Cybersecurity in the maritime sector: Maritime communication protocols

Maritime transport is a fundamental pillar of the global economy and, like any system adopting new connectivity technologies, it is subject to cybersecurity risks. In the article “New cybersecurity requirements in shipbuilding: implications in the engineering process and designs of new ships“, we commented on the increasing connectivity of new ships, as well as the low maturity of cybersecurity in this area and the common problems encountered in their systems. These characteristics, together with the increase in cyber-attacks, are driving the creation of mandatory standards and certifications for new ships. However, the problems are not just procedural. Let us look at one of the most important technical aspects, maritime communication protocols.

To recap the previous post, the common issues in the maritime domain lie in factors such as reliance on network isolation and physical security, coupled with long system lifetimes and a focus on availability. These characteristics are reflected in the way ships are designed and operated, from general aspects such as architectures to specific aspects such as communication standards. In this article, we analyse the most commonly used maritime protocols today in terms of their security and the risk of being affected by some of the most common types of cyber-attack.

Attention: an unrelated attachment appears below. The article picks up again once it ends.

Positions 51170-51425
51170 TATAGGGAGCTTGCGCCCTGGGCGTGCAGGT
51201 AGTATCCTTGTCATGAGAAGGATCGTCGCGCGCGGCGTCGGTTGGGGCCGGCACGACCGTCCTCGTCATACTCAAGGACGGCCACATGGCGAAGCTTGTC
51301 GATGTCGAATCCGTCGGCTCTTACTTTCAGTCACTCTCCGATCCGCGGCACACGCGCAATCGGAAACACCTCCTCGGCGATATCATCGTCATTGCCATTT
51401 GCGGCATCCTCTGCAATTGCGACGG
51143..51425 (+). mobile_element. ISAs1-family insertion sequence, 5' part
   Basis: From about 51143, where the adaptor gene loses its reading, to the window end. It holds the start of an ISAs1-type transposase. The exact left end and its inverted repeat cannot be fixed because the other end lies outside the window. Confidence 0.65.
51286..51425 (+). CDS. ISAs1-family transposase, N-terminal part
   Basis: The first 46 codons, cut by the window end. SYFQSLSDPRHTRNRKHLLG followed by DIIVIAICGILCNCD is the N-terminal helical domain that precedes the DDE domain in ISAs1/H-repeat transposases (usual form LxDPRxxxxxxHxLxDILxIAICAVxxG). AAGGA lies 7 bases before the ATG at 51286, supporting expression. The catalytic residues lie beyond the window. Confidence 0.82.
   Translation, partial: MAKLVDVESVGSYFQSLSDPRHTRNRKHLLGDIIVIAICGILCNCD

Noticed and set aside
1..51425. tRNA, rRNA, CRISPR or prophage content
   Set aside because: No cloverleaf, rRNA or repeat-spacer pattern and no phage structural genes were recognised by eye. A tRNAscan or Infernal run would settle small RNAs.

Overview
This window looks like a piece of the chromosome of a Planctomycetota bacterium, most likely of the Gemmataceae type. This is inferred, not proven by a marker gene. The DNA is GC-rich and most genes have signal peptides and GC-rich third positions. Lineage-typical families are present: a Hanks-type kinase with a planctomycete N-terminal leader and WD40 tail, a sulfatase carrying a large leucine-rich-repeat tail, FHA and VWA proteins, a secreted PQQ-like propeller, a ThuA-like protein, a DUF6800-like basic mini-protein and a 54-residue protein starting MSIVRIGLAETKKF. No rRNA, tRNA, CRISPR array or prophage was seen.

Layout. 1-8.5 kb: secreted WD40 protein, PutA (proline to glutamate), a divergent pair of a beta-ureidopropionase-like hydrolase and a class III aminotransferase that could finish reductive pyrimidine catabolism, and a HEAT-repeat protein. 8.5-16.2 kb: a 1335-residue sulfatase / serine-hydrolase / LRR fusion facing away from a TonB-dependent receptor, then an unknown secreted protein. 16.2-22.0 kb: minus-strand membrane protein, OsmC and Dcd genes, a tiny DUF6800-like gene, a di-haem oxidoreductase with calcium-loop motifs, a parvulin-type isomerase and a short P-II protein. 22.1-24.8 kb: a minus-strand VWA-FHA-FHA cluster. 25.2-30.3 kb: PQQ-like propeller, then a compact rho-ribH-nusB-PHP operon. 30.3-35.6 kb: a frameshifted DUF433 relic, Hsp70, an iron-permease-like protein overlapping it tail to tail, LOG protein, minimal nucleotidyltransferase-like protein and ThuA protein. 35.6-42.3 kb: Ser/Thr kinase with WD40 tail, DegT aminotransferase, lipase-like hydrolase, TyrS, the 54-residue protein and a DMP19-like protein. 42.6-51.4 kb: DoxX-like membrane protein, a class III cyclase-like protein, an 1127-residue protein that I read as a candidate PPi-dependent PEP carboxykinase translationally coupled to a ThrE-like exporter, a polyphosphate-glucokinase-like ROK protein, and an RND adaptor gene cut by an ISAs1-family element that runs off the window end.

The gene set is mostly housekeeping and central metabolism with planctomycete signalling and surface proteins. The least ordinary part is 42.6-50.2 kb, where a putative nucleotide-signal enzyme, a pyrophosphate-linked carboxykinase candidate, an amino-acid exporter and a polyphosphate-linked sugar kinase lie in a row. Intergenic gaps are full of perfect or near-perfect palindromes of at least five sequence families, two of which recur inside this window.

Maritime network protocols are the communication standards that define the rules, syntax and procedures for internal communication between ship systems and ship-to-ship communication. As in other fields, international associations such as NMEA (National Marine Electronic Association) have worked to establish standards that are used by all manufacturers.

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